49 July Partial Listing Cabbage Cotton Cucumbers Lettuce Stone fruits not listed in Group A, including Nectarine (non-CA), Peaches, and Sweet cherry Summer melons (cantaloupe, honeydew, watermelon) Summer squash Tobacco

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52 New Reduced-Risk Pesticides and Biotechnology Products Less toxic to humans and wildlife Less persistent Less likely to affect the environment adversely More diverse chemically in their modes of action More active chemically, applied at lower rates

53 New Classes of Insecticides NICOTINOIDS imidacloprid - Admire, Gaucho, Merit, Provado, Marathon; acetamiprid - Assail, Pristine, Chipco; thiamethoxam - Actara, Platinum, Adage; others pursuing U.S. registration. Replaces many older products for sucking insect control. SPINOSYNS spinosad – SpinTor, Success, Tracer, Naturalyte. Entrust - new organic certified product, available in Excellent caterpillar product.

54 OXADIAZINES indoxacarb - Steward and Avaunt. Very effective product to control lepidopteran insects, especially hard to kill insects such as BAW. IGRs - Insect Growth Regulators buprofezin – Applaud Registered on certain nut and fruit crops for whitefly, scale insect, and leafhopper control tebufenozide – Confirm; methoxyfenozide – Intrepid. Used on vegetables, pome fruits, several small fruits, and canola to control lepidopteran insects. IGRs can be used against many pests; expect to see an increase in IGR registrations.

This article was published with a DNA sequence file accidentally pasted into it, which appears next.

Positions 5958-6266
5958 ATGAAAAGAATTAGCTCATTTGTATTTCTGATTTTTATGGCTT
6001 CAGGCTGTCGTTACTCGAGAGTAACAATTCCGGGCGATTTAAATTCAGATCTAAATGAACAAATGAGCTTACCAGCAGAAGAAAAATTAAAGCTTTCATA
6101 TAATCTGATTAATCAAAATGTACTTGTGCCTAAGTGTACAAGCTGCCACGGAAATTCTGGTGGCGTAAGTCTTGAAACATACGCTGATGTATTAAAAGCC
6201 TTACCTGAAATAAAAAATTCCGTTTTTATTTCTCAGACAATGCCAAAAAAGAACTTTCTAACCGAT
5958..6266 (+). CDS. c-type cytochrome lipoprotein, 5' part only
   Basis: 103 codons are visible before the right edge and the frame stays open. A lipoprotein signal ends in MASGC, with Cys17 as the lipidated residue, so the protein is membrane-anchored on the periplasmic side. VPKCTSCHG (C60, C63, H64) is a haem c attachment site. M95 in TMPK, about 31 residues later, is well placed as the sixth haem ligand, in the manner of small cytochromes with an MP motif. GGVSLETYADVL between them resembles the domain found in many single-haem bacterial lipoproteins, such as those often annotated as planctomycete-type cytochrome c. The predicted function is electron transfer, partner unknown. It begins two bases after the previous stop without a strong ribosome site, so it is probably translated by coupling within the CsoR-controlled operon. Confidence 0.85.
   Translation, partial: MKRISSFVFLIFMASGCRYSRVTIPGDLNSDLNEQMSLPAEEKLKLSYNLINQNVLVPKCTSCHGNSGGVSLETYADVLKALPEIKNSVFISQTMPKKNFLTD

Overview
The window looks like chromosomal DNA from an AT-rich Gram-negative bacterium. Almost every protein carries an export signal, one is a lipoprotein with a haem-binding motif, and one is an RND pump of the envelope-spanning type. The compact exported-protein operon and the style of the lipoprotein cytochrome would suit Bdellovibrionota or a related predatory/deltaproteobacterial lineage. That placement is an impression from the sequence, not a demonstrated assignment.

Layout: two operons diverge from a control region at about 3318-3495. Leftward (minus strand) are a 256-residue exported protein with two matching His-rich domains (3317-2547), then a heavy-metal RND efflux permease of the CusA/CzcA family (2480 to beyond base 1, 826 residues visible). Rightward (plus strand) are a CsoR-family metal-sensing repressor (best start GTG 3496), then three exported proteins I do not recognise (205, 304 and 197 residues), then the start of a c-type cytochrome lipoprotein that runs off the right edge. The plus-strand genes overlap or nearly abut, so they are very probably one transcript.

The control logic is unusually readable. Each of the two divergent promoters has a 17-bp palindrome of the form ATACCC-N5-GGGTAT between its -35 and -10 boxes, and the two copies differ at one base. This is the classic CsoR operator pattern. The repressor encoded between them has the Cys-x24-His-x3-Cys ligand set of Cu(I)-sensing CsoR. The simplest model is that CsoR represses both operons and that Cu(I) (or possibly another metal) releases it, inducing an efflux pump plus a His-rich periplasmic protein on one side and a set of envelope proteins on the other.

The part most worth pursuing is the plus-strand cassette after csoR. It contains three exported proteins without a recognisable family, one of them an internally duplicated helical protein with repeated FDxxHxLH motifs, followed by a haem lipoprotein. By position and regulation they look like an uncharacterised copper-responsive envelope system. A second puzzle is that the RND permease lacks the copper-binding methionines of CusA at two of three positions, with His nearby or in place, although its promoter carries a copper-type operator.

55 AVERMECTINS abamectin - Agri-Mek. emamectin benzoate - Proclaim, Denim. milbemectin – Ultiflora, Koromite. Used to control mites and caterpillars at the very low rates.

56 Cucumber Beetle Bacterial Wilt

57 Cucumber Beetle Management Scout field, especially field edges and under plastic Watermelon – resistant to bacterial wilt, but can damage seedlings and rind Cantaloupe – very susceptible to wilt Treatment Thresholds –Watermelon – 2 beetles per plant –Cantaloupe - presence

58 Cucumber Beetle Management: Effect of Chemigation Treatments Trial Results from Joanne Whalen and Marty Spellman, UDel

59 ab a a a cd b,c e c ed Cucumber Beetle Management: Gallia Melons Trial Results from Tom Kuhar and Jack Speese, Virginia Tech